Parishes practice stewardship in a variety of fashions

By | June 29, 2011

On May 12, the Green Bay Diocese hosted its annual Stewardship Day for parishes. Parish representatives were invited to share their “best practices in stewardship.” Those best practices have now been compiled in a resource that other parishes can share: “Celebrating Excellent Parish Stewardship Efforts.”

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St. Thomas the Apostle Parish in Newton has 20 volunteers who gather, in two different teams, each Thursday to address bulletins. Those that aren’t picked up by Sunday are mailed to parish members on Monday. Stewardship coordinator Sue Karbon at St. Thomas said the mailings started in 2002. An update to the process is that parish members can also request that the bulletin be emailed to them and 25 percent of the members receive the bulletin this way. (Submitted photo | St. Thomas the Apostle Parish)

“‘Best practices’ (mean) any direct activity a parish uses to promote stewardship as a way of life or to increase prayer, service and sharing in their community,” explained Mary Ann Otto, Stewardship and Special Projects Director for the diocese.

The resource contains examples of stewardship practices from 10 parishes around the diocese, with more to be added in the future. The practices range from:

  • An Advent Comfort Tree at Assumption BVM Parish in Pulaski that carries the names of families who have lost a relative in the past year. Other parish members select a family from the tree and pray for them;
  • Welcome gift bags for new members at St. Joseph Holy Family Parish in Phlox;
  • Simplified giving at several parishes, including St. Patrick in Menasha. This form of giving enables people to give their financial offerings electronically;
  • A video lay witness talk from members of St. Francis of Assisi Parish, Manitowoc, who share past personal challenges and how they feel God was present in that difficulty; and
  • Seeing that every parish family gets a weekly bulletin, even if they aren’t at Mass on a weekend, at St. Thomas the Apostle Parish in Newton. On Thursday, volunteers label the bulletins so people can pick up their personal bulletin on Sunday. On Monday, the bulletins that are left are mailed out by another volunteer.

One of Otto’s favorites came from the parishes of St. Mark, Redgranite, and Sacred Heart, Poy Sippi. Before Lent, these parishes sent out a color photo postcard showing a sunrise (or sunset) over a lake on the front and the parishes’ Mass schedule and Lent and Holy Week services on the back.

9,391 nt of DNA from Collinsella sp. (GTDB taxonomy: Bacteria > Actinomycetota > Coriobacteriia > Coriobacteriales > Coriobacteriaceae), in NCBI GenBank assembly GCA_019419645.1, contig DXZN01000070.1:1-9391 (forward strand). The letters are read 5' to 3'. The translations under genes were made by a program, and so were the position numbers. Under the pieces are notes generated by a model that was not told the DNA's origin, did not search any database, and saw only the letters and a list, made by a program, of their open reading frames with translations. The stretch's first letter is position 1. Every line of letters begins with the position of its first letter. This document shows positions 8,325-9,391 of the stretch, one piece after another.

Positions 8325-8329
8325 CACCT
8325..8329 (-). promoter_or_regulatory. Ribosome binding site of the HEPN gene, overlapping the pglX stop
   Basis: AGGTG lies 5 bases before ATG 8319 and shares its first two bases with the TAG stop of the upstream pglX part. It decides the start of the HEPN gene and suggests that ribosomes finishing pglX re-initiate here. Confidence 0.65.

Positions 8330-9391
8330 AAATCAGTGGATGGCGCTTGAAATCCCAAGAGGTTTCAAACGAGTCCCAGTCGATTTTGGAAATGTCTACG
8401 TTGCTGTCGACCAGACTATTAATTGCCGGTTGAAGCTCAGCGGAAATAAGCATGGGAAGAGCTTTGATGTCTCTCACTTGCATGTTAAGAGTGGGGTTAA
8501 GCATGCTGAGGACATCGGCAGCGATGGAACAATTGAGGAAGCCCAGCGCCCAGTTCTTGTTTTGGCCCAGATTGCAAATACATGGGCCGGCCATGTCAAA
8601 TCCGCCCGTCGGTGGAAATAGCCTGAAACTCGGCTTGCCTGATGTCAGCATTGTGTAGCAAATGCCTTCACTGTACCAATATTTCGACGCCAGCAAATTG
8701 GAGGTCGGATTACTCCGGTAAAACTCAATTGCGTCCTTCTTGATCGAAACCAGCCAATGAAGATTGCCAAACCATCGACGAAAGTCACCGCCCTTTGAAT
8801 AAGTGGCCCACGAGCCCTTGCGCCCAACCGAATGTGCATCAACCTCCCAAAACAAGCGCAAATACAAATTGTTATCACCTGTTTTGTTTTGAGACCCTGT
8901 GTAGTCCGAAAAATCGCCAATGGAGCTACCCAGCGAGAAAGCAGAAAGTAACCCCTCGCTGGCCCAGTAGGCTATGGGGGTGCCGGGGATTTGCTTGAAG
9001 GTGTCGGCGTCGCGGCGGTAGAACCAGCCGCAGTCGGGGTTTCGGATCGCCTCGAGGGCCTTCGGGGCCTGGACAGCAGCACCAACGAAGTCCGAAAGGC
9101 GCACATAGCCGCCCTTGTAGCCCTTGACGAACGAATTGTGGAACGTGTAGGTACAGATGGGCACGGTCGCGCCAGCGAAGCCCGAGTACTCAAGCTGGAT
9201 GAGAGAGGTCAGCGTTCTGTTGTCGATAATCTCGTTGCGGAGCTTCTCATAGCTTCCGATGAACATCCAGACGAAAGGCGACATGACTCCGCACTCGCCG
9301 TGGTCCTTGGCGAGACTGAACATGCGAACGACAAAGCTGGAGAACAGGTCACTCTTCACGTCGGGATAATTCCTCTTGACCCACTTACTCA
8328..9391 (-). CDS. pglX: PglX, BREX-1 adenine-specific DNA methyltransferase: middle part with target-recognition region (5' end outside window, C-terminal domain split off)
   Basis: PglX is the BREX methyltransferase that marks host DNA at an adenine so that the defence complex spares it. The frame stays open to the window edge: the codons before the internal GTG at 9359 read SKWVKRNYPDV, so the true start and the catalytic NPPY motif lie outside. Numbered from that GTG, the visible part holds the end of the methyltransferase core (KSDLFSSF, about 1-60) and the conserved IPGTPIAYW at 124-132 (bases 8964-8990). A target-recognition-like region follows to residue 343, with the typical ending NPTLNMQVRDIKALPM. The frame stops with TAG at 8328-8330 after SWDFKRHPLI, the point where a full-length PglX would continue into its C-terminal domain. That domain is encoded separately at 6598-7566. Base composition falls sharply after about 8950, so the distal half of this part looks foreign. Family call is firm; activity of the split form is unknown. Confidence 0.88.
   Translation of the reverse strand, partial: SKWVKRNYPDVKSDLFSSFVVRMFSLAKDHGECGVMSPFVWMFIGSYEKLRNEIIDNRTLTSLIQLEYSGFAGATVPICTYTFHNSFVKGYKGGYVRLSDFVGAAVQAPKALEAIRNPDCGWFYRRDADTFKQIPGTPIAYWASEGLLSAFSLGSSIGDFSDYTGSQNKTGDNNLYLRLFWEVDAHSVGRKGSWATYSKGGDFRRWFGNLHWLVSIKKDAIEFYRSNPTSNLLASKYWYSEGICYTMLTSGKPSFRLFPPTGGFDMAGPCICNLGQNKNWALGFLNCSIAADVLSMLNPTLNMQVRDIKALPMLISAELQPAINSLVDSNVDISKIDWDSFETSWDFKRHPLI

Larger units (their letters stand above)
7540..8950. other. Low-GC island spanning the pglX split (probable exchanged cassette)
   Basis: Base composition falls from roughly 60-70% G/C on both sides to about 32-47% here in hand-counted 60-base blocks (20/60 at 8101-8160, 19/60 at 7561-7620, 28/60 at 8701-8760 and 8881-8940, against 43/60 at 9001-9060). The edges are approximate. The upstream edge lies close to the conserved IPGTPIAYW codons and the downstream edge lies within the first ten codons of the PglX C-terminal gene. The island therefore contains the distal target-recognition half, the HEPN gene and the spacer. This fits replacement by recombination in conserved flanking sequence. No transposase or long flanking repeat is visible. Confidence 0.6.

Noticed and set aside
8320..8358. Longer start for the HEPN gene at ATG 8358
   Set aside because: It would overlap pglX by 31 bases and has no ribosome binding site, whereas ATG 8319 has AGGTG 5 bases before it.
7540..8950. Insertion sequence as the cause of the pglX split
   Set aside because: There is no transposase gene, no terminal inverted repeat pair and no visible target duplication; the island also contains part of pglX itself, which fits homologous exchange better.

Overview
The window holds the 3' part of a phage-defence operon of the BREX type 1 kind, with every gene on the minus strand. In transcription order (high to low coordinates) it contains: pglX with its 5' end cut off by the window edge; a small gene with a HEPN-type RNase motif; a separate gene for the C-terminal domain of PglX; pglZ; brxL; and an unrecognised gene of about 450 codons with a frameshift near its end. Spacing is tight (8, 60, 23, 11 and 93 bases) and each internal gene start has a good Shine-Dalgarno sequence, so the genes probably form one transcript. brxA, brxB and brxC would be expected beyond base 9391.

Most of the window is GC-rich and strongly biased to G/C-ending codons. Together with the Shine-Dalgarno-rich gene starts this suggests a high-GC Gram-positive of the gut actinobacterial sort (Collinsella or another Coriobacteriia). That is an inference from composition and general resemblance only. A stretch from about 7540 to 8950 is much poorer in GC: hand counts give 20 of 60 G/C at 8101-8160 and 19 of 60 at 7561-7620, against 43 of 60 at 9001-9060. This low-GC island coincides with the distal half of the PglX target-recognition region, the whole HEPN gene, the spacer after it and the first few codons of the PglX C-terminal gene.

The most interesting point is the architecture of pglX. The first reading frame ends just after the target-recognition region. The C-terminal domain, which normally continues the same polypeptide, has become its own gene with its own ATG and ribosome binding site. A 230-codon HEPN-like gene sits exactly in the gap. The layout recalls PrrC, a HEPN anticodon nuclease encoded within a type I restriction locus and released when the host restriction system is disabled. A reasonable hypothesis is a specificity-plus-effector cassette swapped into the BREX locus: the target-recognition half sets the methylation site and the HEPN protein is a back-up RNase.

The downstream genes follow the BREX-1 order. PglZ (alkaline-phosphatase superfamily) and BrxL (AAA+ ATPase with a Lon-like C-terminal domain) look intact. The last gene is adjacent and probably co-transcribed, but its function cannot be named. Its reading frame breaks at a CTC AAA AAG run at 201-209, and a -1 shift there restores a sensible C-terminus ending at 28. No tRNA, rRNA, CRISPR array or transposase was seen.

Parish director Karen Nesbit said she purposely wanted the card to have no words on the photo. She wanted it to “be a beautiful picture you’d put on your refrigerator. And later, you’d say, ‘Now where did that come from?’ And you’d flip it over and see (us).”

The postcard was just a start and they had no way to measure its impact. However, Nesbit — who said the idea grew out of their Catholics Come Home efforts — noticed an attendance uptick at Easter and a larger group of new faces at Mass by Memorial Day.

As a parish becomes more skilled at stewardship, the list of stewardship offerings tends to grow.

“‘Best practices’ really depend on the size of the parish and where they are at in their stewardship effort,” Otto said. “So one of the best things that we’ve found, and one reason for this opportunity to create a booklet, is that parishes can gain a lot of insight from each other, depending on where they are in their promotion of encouraging stewardship within their parishes.”

She said that the service component of stewardship — the other two are prayer and generous sharing — is the most popular way for many people to first become involved in “sharing their talents.” She said this usually starts as something small, so people don’t feel the commitment is too much to handle, such as being a greeter at one Mass a month.

“The more ministries you have (in a parish),” Otto said, “the more likely that people are going to find something that is a passion for them, something that lifts their spirit. And then they are going to fully understand what stewardship of service is.”

She advises parishes that are just starting to get more actively focused on stewardship first take time to look at what members are already doing and to bring those things to the forefront and celebrate it.

There are often things that have missed attention: maybe a couple of families have done bell ringing for the Salvation Army in the last year. And what about the long-time ushers? Maybe there are people who shovel the sidewalk before Mass after a snowstorm? And the prayer partners for the first Communion students.

The lists can be quite long when you stop to look.

Otto said that the next step is to review everything being done and place them under the three stewardship groupings of prayer, service and generous sharing.

Then a more formal step is to seek a commitment, or renewal of commitment. Even to try adding one new thing each year – such as the “little prayer books” for Lent, Easter and Advent from the Saginaw Diocese or a lay witness weekend.

“The invitation to participate is really important,” Otto said. “So, if you are putting together a ministry booklet, go out of your way to invite people. And try not to have the same people all the time, to really bring new people in. The more you can get people involved and excited (the better).”

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